By Michael Pollan
The New York Times Magazine, December 5, 1999
A wide gulf of time separates this issue’s two intended audiences. It is addressed to those reading it today, on a Sunday on the verge of the year 2000, and also to those reading it—assuming that quaint practice survives—on a distant today in the year 3000.
Every time capsule is a kind of mirror. An attempt to speak to the future, it can’t help reflecting the present—in the shape of its container, the choice of its site and, especially, the manifest of its contents. In a sense, deciding what to put in a time capsule is the old “What would you take to a desert island” question writ large, asked not of an individual but of an entire culture. Which artifacts will tell a future reader the most about daily life circa 1999? Which of the songs we listened to and books we read will best capture the cultural weather? Which of our habits and diversions will be so baffling as to require explication? A parlor game perhaps, but one with a point, for the discipline of the exercise leads to self-discovery.
The issue is organized in two main sections—Form and Content. The first concerns the practical problem of building something to last 1,000 years, and finding a safe place to put it. This challenge engaged the imaginations of 48 designers from around the world, and the best of their proposals are presented here, along with a chronicle of the entire project by Jack Hitt.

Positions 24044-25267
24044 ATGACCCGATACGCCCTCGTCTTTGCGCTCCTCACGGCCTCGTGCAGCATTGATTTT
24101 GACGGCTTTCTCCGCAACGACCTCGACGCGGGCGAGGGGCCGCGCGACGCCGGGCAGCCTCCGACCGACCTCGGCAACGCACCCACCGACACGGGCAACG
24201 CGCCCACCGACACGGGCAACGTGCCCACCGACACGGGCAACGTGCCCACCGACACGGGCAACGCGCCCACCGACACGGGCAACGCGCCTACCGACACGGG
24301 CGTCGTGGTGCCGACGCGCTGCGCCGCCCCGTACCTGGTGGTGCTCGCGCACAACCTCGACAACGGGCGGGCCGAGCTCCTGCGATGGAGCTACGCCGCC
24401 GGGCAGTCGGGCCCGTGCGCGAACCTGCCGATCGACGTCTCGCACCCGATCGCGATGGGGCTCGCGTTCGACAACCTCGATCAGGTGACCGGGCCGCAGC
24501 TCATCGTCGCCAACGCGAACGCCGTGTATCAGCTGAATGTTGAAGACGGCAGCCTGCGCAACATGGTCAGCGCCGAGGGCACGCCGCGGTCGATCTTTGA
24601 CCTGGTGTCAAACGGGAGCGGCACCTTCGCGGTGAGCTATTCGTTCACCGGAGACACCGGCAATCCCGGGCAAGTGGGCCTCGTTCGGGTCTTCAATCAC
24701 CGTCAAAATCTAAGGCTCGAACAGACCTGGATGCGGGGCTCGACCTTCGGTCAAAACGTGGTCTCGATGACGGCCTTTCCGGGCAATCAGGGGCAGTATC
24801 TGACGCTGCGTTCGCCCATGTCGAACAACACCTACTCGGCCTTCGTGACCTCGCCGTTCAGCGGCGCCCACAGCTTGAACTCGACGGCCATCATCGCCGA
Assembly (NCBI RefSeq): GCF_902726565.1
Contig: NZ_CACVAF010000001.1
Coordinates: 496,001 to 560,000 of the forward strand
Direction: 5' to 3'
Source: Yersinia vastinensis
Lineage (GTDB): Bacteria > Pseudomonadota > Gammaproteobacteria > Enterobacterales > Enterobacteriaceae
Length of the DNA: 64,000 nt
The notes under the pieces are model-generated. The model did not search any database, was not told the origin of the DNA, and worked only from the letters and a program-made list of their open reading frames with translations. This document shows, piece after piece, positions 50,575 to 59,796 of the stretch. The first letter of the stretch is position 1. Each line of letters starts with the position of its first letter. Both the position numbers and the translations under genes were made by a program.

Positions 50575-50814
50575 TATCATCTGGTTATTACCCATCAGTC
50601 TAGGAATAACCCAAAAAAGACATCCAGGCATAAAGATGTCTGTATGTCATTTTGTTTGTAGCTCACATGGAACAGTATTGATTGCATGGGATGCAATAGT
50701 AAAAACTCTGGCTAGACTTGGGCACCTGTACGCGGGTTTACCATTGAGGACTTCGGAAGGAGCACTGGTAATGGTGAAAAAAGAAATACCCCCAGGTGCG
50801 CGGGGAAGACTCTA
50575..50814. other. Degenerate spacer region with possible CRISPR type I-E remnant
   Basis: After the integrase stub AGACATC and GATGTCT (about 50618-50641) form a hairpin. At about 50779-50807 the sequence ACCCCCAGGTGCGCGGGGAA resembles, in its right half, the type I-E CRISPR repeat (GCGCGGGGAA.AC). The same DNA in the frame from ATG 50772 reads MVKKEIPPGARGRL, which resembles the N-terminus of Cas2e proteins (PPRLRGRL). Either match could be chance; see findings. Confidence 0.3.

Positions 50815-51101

The second section is devoted to the capsule’s contents—variations on the theme of “What would you take to a desert island circa 3000?” The answers come from people all over. Each article in this section is designed as a kind of search engine, to yield a sampling of the artifacts, artworks, genetic material and descriptions of everyday life that, with luck, will one day help this issue’s second audience better understand the lives of its first.
The actual capsule won’t be sealed until next spring. Until then, it will be on display as part of an exhibition at the American Museum of Natural History in New York. Some space in the capsule has been left open to give readers (and museumgoers) a chance to offer their own ideas on how to fill it (www.nytimes.com/capsule).
If, as Stendhal said, a novel is a mirror walking on a road, a time capsule is a mirror in a fancy crate sent down an extremely long road. Will this one reach its destination, its second audience? Who can really say? The history of time capsules is littered with folly, so many earnest missives to the future gone comically awry or simply lost. But whatever its ultimate fate, for now the mirror is here in your hands, uncrated and uncracked. In its reflection you’ll find something at once familiar and strange—images of our lives and time, but glimpsed through the eyes of the future. Have a look.